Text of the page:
Oct. 9, 1957
People can be pretty wiseacre sometimes.
I was trying to do was conduct a "pulse of the public" poll on a very
timely subject: Major League Baseball's arrival in Los Angeles.
as the arrival of a major league team affects every man, woman and
child in this city, it was obviously my duty to the public to get
public reaction to the move so I could tell the public how the public
feels about it.
(This is a very important service performed by
any newspaper worth its ink. It is known in journalistic circles as the
"reaction story," and takes a back seat to nothing--with the possible
exception of complete race results, the daily weather forecast and the
But somehow, yesterday, I found the public extremely uncooperative.
The first two people I called weren't even at home. That's how much they gave a damn.
And on my third try, I got an embittered old lady.
I stated, "I'm conducting a poll for the Mirror-News. What is your
personal reaction to the announcement by Walter O'Malley that the
Brooklyn Dodgers are coming to Los Angeles."
I could hear her clearing her throat. I picked up my pencil.
"You're with the Mirror-News?" she questioned.
"That's correct, ma'am."
why don't you do something about the smog," she snapped. "Your friends
over in City Hall tell me I can't burn a few little scraps of paper in
my incinerator, and yet you let cars and trucks and buses run all over
"That's what's causing it. Cars! Not incinerators!"
"Please madam," I interrupted. "I'm talking about the Dodgers..."
I'm not," she cracked back. "Get rid of the cars and you get rid of the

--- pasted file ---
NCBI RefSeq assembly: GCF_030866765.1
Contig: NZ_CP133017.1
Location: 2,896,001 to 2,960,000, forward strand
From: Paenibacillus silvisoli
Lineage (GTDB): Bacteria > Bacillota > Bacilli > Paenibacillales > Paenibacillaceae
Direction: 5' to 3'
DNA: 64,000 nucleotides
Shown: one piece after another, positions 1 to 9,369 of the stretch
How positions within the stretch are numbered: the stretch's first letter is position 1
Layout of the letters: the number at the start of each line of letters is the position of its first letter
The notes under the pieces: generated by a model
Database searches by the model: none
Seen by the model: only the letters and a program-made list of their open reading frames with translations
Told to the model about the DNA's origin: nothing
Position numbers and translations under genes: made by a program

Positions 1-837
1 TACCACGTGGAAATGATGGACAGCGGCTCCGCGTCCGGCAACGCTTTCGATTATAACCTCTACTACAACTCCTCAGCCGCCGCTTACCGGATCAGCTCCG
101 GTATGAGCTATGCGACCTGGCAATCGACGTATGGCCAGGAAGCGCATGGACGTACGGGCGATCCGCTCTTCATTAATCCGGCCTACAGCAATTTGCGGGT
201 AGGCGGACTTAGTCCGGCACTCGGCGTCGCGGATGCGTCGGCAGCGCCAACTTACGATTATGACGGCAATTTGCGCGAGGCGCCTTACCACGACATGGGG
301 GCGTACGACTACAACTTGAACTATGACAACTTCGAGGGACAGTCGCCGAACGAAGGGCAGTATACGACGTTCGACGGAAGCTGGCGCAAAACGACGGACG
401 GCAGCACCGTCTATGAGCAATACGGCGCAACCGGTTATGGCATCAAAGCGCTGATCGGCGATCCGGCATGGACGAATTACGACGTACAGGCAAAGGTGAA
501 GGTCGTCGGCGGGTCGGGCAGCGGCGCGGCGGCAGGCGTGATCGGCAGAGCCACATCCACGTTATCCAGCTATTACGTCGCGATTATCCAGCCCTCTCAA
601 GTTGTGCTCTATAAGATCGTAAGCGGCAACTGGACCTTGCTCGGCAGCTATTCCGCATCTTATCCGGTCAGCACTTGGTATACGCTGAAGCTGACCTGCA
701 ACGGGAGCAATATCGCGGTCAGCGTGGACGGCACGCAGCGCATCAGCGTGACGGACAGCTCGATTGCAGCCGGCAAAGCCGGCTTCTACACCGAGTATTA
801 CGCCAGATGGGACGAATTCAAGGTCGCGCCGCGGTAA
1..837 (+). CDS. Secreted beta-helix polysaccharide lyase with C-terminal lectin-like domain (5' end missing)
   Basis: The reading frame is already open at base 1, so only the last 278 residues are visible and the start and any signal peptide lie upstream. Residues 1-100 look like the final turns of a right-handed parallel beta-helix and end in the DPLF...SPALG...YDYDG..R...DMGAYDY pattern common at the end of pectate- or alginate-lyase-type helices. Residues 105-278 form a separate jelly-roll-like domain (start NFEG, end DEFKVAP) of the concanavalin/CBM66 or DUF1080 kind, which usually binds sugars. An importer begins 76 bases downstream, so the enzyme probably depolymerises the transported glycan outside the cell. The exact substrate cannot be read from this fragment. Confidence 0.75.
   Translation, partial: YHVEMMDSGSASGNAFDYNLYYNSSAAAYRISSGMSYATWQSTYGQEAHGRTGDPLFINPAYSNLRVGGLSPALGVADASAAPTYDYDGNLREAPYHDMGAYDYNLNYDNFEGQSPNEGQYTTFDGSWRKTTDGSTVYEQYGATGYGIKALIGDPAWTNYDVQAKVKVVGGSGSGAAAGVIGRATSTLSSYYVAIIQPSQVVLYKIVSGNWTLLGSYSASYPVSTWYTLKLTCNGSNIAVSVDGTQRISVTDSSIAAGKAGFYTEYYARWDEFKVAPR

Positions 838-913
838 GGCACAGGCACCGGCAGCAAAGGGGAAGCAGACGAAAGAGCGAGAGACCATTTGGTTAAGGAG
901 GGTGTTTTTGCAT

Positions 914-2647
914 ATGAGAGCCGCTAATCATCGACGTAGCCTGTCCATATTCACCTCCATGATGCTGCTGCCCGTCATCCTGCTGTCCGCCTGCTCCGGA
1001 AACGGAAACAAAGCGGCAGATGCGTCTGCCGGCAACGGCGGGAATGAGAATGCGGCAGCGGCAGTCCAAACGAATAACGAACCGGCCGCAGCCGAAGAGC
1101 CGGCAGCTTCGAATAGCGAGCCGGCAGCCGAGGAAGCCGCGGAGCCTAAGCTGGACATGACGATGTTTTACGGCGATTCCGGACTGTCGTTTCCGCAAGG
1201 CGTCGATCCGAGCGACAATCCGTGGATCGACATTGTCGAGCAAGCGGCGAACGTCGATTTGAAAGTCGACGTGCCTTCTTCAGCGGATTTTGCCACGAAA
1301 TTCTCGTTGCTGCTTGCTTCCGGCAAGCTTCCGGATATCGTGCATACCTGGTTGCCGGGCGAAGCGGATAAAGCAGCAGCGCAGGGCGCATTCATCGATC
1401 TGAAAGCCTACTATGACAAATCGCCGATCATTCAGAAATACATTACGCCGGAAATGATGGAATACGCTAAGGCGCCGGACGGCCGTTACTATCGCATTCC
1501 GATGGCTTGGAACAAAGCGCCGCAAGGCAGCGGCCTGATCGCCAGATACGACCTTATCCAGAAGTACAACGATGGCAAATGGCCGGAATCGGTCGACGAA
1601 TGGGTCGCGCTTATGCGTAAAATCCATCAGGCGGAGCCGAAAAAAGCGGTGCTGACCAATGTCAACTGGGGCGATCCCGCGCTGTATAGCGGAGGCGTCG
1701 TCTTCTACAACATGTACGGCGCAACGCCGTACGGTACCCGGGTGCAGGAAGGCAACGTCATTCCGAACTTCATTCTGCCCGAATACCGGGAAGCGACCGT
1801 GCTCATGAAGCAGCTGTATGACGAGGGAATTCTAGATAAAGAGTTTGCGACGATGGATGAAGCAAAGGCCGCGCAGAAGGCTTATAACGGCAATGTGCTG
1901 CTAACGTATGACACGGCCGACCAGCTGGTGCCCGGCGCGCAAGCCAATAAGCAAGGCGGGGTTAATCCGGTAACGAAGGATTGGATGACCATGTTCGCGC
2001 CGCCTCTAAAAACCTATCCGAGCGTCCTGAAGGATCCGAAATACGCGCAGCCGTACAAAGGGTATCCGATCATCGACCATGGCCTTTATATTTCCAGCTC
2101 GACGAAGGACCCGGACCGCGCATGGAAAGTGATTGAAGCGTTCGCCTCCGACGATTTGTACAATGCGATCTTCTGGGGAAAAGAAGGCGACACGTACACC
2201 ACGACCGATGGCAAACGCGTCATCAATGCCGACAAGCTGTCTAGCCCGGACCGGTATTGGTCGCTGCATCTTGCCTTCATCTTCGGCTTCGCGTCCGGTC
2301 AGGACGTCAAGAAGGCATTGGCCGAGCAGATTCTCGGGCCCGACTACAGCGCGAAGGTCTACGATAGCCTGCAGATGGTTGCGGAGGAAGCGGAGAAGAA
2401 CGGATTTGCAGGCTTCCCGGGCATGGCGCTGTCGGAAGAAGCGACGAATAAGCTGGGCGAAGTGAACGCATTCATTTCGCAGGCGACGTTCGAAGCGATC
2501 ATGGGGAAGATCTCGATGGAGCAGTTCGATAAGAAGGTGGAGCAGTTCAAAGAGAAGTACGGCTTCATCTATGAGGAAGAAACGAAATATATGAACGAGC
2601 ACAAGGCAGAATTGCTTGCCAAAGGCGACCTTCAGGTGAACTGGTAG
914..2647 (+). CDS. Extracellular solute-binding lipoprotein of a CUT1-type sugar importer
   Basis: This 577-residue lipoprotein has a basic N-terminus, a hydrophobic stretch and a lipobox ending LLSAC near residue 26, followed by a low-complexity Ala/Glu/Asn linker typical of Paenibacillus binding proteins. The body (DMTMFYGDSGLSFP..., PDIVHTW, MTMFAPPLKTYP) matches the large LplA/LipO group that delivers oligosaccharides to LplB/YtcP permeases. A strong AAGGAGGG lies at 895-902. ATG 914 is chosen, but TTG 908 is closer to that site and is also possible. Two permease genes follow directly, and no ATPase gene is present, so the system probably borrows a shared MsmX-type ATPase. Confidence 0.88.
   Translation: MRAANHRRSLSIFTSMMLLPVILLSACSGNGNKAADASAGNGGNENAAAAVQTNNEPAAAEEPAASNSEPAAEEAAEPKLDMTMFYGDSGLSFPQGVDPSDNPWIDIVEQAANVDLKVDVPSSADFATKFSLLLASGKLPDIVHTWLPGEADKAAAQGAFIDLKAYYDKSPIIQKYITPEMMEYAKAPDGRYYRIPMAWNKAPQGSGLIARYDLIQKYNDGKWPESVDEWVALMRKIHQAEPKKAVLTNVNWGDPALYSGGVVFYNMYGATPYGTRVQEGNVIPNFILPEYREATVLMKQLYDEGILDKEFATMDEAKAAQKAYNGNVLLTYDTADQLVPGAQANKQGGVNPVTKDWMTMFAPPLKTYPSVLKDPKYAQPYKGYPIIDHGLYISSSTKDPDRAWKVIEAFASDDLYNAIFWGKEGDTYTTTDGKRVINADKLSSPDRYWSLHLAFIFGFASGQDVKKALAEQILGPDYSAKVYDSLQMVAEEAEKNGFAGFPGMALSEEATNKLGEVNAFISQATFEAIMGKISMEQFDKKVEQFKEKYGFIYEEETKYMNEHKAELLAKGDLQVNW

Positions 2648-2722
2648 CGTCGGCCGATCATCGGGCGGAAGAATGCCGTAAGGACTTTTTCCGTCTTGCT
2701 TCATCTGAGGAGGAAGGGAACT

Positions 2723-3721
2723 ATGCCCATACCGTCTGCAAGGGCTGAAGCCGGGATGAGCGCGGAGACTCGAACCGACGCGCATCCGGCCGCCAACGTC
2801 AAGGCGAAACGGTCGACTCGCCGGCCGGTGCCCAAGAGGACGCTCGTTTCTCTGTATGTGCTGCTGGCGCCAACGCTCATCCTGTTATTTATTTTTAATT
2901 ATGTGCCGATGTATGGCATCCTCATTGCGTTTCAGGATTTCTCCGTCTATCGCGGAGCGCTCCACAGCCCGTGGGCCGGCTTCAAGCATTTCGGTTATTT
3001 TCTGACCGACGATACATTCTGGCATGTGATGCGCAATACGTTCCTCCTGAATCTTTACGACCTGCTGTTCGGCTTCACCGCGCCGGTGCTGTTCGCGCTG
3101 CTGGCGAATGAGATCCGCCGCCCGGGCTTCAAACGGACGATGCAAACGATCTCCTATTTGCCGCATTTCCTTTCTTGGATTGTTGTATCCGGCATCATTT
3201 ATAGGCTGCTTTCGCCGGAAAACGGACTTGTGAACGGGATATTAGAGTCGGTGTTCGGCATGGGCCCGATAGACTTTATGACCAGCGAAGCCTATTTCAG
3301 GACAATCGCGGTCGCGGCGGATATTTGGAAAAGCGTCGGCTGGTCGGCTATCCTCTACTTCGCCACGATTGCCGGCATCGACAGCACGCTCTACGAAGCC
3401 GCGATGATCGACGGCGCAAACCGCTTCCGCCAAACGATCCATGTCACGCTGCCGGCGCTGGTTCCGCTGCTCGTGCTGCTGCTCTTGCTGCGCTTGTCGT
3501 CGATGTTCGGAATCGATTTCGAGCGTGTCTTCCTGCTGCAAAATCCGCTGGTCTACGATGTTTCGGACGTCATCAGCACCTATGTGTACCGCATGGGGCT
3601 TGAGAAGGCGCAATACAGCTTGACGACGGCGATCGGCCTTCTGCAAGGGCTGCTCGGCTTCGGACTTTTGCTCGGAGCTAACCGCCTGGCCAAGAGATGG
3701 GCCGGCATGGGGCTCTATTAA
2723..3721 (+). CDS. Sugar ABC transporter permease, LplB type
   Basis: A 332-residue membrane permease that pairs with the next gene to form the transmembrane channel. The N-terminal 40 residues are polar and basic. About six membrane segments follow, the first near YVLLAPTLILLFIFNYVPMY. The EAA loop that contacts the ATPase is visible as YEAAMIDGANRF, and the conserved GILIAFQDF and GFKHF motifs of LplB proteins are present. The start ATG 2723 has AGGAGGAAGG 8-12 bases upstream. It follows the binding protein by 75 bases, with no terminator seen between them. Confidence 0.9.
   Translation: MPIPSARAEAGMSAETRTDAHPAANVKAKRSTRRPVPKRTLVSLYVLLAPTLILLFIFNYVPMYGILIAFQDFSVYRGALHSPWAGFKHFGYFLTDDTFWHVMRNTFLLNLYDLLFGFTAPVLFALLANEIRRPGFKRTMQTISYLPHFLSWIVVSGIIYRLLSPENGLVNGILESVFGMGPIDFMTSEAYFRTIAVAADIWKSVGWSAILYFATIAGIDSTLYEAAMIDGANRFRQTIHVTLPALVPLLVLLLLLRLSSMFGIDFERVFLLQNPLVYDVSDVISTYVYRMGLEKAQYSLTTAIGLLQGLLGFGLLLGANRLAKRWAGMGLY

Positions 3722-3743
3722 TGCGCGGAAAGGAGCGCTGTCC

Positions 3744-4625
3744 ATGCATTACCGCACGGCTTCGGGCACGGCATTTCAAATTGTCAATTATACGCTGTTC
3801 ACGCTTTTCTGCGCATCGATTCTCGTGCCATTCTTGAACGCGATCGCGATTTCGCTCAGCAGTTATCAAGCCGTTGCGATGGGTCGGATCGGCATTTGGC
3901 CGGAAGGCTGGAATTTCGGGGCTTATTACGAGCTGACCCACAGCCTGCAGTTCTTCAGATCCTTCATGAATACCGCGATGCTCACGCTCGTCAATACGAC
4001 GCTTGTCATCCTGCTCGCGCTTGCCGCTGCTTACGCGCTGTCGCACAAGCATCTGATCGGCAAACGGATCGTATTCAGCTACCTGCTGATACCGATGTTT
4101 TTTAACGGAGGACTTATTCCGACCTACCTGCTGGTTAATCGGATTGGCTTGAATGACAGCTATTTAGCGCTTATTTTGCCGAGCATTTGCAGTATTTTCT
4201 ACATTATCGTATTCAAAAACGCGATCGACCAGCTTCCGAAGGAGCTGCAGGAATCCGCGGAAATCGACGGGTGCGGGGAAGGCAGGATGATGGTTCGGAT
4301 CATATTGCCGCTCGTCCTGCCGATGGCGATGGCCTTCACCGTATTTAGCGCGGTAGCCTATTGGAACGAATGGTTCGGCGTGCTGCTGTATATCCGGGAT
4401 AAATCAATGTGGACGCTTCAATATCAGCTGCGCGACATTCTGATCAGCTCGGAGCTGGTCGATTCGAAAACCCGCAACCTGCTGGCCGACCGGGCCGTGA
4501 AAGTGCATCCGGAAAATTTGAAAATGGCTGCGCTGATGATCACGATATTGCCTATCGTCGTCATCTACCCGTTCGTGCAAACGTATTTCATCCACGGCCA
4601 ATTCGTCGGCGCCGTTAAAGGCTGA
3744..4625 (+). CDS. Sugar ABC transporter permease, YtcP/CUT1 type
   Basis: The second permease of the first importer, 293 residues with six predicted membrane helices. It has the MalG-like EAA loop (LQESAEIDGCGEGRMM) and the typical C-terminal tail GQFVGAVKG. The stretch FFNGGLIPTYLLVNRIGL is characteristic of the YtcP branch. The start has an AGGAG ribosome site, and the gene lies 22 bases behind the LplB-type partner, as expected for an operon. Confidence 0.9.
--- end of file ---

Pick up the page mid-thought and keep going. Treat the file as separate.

accidents, too. It'll be safe for pedestrians to cross the street again.
"Like it was when I was a girl."
She snorted indignantly and hung up.
I dialed again. It was a man who answered this time.
"You happy about the Dodgers coming here?" I asked.
"I'm glad you called, Mr. Coates," he told me. "I was going to call you."
"I wanted to ask you how come they got that satellite up there before we did?"
"Well, frankly, I don't..."
"Like you to conduct an investigation on this."
I promised him I would and said goodbye.
But I don't discourage easily. I dialed another number.
"This is Johnny," responded a young voice.
"Johnny, this is the Mirror-News," I said. "We're taking a poll on the Dodgers."
"Dodgers?" he pierced.
laugh cut into my ear. "Baseball! When are you guys going to grow up?
Why don't you tackle something serious like juvenile delinquency. Take
a poll on that?"
"But Johnny..." I interrupted.
He cut me short again.
"It's a crying shame," he screamed, "the way this younger generation is running around nowadays.
"It wasn't like that when I was a kid," he finished. "Two years ago."
I may not be an Elmo Roper, but at least I'm persistent.
Because, undaunted, I continued my survey on the Dodgers. And here is what I learned:
Three percent of the people believe L. Ewing Scott should be acquitted.
Three percent said they'd never let Confidential magazine into their homes, but they'd read it in somebody else's house.
Seventeen percent were watching an old Western movie on TV.
And 87% voice objections to smog, delinquency, Russian moons, traffic tie-ups, and/or public opinion polls.
After adding it all up, I found I had surveyed 110% of the people, which is impossible.
I'm sorry I started the whole thing.